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A Ruling Untethered to the Law

By appointing a special master to review the Mar-a-Lago documents, Judge Aileen Cannon gave Trump the special treatment he asked for—and undermined the values of her profession.

Image showing text from court document overlapped on top of black-and-white, medium-close-up picture of Donald Trump's face.
Brandon Bell / Getty; Mario Tama / Getty; The Atlantic

One of the most dispiriting aspects of the decision yesterday by Federal District Court Judge Aileen Cannon—which granted former President Donald Trump’s request to appoint a special master to review the evidence seized from Mar-a-Lago by the FBI—is that it undermines the work of all the other judges who have tried to adhere to their oath to “administer justice without respect to persons, and do equal right to the poor and to the rich, and … faithfully and impartially discharge and perform all the duties incumbent” on the office. Her ruling is untethered to the law and presents a skewed recitation of the facts. Her actions make the question “Who appointed the judge?” a sadly relevant one in evaluating a judicial opinion.

Federal courts, with the notable exception of the Supreme Court, have generally fared well in providing a strong check and balance on attempted executive-branch abuses by Donald Trump. His efforts to have the courts further his bid to overthrow the will of the people in the last election have been rejected by judges nominated to the bench by both parties. The rule of law was on full display; courts around the nation repeatedly revealed a forum where facts, legal precedent, and logical reasoning have pride of place.

Cannon’s opinion, by contrast, is so deeply flawed that it’s hard to know where to begin a critique. Let’s start with the unequal application of the law. Although Trump wallows in feigned claims of persecution, in fact he has been privileged by the Justice Department, and now Cannon, in a manner unheard of for any other defendant. Every defendant would relish the opportunity to delay a criminal investigation by having a court enjoin the government from investigation, but that never happens. The time-honored recourse for someone aggrieved by a search is not to have an unelected judge unilaterally decide to enjoin the constitutionally delegated power of the executive branch to investigate and prosecute. The defense remedy is in a post-indictment motion to suppress evidence from a search.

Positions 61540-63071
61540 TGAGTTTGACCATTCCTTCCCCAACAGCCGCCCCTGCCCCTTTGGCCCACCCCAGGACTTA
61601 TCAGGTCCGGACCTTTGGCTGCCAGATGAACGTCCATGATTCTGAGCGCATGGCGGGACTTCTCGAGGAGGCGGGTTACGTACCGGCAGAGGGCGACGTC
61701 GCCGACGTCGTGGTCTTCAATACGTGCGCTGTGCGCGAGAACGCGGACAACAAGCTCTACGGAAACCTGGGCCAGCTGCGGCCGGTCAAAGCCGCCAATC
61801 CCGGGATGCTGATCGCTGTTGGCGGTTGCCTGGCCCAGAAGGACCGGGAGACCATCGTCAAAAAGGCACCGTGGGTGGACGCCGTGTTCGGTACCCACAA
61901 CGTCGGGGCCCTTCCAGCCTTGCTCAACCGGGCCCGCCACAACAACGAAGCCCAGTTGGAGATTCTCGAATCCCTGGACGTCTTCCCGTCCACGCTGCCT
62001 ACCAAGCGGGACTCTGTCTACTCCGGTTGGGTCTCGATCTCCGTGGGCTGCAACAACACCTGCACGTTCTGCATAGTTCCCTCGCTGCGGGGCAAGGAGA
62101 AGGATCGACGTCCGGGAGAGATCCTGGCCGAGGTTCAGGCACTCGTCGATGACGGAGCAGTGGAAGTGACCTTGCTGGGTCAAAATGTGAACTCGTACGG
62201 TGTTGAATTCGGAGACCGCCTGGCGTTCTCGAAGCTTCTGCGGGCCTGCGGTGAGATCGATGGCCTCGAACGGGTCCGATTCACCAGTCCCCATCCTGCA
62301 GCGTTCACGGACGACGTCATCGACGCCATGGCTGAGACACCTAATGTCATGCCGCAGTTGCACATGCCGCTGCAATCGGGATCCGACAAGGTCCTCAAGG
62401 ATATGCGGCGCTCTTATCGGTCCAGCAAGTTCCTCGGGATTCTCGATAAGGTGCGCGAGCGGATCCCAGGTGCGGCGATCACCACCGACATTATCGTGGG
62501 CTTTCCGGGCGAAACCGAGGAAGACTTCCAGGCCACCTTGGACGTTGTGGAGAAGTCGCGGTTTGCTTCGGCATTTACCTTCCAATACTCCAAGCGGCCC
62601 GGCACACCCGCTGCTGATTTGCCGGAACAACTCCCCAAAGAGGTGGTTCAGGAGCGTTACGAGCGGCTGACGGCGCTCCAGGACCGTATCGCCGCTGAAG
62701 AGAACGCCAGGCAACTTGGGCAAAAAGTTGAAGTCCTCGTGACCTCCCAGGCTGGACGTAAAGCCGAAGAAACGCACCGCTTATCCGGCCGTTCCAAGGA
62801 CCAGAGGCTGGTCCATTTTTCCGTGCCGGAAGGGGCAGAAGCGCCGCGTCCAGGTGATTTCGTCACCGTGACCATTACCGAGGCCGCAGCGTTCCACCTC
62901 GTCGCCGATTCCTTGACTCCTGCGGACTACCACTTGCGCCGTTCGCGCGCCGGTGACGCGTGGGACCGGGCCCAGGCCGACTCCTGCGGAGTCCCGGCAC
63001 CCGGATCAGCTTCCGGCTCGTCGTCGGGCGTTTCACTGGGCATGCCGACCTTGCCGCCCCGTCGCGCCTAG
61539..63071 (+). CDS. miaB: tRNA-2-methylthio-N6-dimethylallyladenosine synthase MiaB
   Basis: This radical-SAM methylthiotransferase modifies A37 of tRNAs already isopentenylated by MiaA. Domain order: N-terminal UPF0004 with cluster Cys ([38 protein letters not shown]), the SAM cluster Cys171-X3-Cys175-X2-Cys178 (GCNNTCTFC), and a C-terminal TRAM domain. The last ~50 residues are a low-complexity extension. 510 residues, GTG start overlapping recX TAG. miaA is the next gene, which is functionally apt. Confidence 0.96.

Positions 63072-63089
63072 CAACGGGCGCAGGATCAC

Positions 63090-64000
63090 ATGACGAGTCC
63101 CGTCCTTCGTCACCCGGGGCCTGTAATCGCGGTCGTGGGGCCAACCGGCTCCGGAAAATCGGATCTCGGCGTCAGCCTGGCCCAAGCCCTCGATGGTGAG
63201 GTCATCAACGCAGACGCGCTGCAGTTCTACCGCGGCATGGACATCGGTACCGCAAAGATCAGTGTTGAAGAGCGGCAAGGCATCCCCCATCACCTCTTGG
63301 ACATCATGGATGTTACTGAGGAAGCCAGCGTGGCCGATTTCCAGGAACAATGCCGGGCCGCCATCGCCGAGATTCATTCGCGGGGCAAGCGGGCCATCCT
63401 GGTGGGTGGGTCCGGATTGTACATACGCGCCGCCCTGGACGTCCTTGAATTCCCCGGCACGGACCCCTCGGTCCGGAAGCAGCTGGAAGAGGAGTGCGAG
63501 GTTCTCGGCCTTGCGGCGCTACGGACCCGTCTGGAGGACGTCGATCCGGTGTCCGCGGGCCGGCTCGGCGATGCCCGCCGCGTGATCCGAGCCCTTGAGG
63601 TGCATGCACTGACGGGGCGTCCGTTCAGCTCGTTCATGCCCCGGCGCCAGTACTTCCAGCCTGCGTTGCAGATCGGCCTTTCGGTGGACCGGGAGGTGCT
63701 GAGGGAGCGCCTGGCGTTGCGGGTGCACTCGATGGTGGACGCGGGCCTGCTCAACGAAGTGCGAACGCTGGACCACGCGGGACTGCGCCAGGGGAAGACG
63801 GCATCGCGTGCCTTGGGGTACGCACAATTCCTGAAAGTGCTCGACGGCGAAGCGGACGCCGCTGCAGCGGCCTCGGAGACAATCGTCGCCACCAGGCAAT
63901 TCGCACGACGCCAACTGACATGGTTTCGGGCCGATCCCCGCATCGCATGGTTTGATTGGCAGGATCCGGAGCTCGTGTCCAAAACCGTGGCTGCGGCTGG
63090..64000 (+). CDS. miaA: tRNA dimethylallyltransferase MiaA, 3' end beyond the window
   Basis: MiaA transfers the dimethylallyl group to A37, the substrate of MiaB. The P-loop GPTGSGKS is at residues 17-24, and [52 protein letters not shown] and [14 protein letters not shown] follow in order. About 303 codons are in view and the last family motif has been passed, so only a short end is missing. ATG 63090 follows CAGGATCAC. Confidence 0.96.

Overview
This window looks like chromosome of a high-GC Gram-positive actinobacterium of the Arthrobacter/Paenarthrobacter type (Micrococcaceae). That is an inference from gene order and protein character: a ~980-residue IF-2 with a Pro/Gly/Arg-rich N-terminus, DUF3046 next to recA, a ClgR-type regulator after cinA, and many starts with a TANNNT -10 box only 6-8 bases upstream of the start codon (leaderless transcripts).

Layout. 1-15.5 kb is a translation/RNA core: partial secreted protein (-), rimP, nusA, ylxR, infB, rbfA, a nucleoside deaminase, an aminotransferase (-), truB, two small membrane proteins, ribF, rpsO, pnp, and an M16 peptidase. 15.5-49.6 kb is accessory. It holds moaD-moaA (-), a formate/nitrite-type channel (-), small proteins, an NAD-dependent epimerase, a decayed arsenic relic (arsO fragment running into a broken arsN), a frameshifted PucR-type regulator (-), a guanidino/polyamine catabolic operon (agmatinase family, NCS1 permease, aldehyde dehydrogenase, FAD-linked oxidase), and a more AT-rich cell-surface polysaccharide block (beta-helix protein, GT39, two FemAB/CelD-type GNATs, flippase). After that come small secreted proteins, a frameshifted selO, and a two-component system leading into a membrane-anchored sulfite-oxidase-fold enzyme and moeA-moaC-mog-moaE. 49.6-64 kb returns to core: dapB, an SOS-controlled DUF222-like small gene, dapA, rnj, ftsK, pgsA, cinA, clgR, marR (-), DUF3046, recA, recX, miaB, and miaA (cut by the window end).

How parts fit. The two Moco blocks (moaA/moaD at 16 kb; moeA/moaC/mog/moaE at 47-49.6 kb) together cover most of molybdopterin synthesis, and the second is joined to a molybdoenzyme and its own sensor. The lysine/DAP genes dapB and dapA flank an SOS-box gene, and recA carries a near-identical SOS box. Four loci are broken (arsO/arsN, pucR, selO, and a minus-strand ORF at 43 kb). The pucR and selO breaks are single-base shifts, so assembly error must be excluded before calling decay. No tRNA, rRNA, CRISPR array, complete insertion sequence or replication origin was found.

Cannon addresses the departure from normal practice by inventing a new right for the former president, on the grounds that a post-indictment remedy would be insufficient for him to reclaim his good name. Leaving aside the question of whether her observation about the irreparable consequences of a delay in when he could assert a claim is factually supported, there are at least two other issues with this ruling. First, it is hard to see how her conclusion about harm would or should be cabined to Trump: Why would others under investigation not have the same claim? Is the extra protection of a special master—and the delay it entails—applicable to all public figures? Would we now have a new rule limiting investigations of government officials like Bill Clinton, as well as leaders of large corporations like Enron and Volkswagen and start-ups like Theranos? And if so, how is a rule that offers special privileges to the most advantaged members of our society consistent with providing equal justice for all? Cannon does not deal with any of this. Her ruling, in this respect, resembles the decision of former Attorney General Bill Barr to extend benefits to Roger Stone and Michael Flynn that were simultaneously denied to other defendants. The law, it seems, is simply different for Trump and his close allies.

The second problem with this aspect of Cannon’s decision is how completely unnecessary a special master is in this case. A review of potential attorney-client communications applies, at most, to a small subset of documents (no more than 500 or so pages, the filings suggest). These communications would have to be with Trump’s private counsel because he has no attorney-client privilege with the White House Counsel’s Office, which represents the office of the president and not him personally. And it is highly unlikely that any such communications relate to the issue of Trump’s theft and retention of government documents. But even assuming there is a risk that attorney-client communications might be relevant to the investigation, the Department of Justice has a tried-and-true method for dealing with it that doesn’t require a special master.